Jimmy has also considered the negative ramifications of what may just be an ascent into celebrity. “The bad side is that it’s going to be a little tougher for me to go to a flea market and offer a dollar for something, which I love doing,” he says. “I did that just this past weekend — I bought two amazing things for a dollar each. I’m hoping that it doesn’t destroy what I have loved to do forever, which is buy low and sell high!” he laughs. “Really, I’m just looking to get dates out of it.”
Advice for flea market and swap meet vendors
Kaplow is a man with a mission, and this new show is giving him a chance to see it through. “People have stuff in their basements, garages, and attics,” he says. “They know they need money. The economy sucks, we all know that. So if you want to sell at the flea market you should be prepared.” One way to get prepared is to watch his new show.
The world is filled with people who do not understand what they have to sell, and who may be more eager to clear out their garages and closets than make a buck. “I’ve bought stuff at flea markets and garage sales that I felt guilty about,” says Kaplow. “I’ve thought, ‘They really have no idea.’ There have been times when I had to stop people in their tracks and say, ‘Five dollars? Ten dollars? Do you know what this is? Come on, double the price, triple the price, go have it authenticated, call Sotheby’s or Christie’s. Use your mind!’ That’s really what this show is about.”
Other sellers grossly overestimate how much their stuff is worth, for personal reasons. “On the other side,: explains Kaplow, “sometimes people want too much for stuff that they have, because their Aunt Edna died and left it to them. They have an emotional attachment to it. It represents their youth, or Edna, or something that plays an emotional role in their psyche, and they’ve got to divorce themselves from that thinking.
He has two fundamental axioms for doing business at a swap meet, flea market, or garage sale. “One, know the value of your item and don’t screw yourself. Two, know the value, and don’t think you’re going to screw anybody else.” If you do that, Kaplow suggests, you can make a buck and have a good time as a vendor. “It’s a hard way of life,” he admits, “but nonetheless, it can be very lucrative. You are your own boss, and most importantly, it’s fun. If you’re not having fun, don’t waste your time.”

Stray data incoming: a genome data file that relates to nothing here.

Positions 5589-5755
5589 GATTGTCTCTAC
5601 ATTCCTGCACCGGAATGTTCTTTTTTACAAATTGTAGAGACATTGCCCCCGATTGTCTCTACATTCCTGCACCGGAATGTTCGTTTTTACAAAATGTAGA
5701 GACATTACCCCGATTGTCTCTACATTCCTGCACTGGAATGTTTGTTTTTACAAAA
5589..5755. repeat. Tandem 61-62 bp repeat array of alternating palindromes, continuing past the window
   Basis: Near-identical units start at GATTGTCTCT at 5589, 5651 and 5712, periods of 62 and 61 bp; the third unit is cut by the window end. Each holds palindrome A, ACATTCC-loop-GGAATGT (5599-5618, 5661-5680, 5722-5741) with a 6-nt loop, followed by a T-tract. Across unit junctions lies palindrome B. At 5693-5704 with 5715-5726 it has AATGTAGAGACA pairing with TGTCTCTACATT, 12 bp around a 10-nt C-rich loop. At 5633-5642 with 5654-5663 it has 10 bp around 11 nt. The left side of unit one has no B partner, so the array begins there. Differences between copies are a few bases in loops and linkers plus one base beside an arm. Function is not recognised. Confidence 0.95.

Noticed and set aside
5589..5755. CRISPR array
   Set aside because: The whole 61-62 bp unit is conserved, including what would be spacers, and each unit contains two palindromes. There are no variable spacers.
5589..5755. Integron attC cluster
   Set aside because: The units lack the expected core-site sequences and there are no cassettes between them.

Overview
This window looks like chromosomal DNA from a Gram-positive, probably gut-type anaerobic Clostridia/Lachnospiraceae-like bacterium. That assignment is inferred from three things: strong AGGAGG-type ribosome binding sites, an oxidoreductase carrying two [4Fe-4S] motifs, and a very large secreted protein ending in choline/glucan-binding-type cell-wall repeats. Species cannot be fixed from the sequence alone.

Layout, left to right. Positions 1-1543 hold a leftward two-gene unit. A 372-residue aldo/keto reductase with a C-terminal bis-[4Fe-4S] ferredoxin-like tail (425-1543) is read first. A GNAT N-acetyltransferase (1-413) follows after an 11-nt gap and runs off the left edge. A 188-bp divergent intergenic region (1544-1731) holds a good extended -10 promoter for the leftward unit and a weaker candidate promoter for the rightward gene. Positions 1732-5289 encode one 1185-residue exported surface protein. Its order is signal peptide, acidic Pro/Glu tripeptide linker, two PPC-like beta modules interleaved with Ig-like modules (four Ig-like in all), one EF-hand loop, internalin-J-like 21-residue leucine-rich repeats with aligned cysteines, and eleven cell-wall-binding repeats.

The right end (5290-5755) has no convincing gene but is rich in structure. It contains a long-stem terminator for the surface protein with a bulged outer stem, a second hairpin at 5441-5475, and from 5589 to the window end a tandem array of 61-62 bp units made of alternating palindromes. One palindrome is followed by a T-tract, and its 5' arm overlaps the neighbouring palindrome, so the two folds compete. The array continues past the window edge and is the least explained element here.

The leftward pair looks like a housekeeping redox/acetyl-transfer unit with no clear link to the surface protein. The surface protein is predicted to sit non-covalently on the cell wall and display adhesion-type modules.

Kaplow expands on that point, and urges sellers to be humble. “The real key, not only to success in a flea market but in life, is learning to use your ears more than your mouth,” he says. “Now, there’s an element of salesmanship that absolutely takes place, but learning is the key to life, and putting it into practice is the key to making money. When I’m selling, someone often corrects me. How the heck can you know about everything? Well, you can’t.”
The Flea Man himself has a streak of humility and self-deprecation. “I’m not such a maven,” he avows. “Pretty much what I do is common sense. Don’t sell what you don’t know. Don’t expect more for trash. Get there early, stay late, smile, have a great attitude — you’ll make money and get rid of stuff. And if you want to make a living, you can! Just be prepared to work! Like anything in life that’s worth anything, work is the key.”
And he ends, where he started, reminiscing about his dad. “You know, everything my father told me was true,” says Jimmy. “I remember being a teenager when my father said these exact words, and I laughed at him and went to go see the Grateful Dead. But you know what? He was 100 percent correct, God rest his soul. And the flea market is a perfect example, If you work at it, it is guaranteed that you’ll succeed.”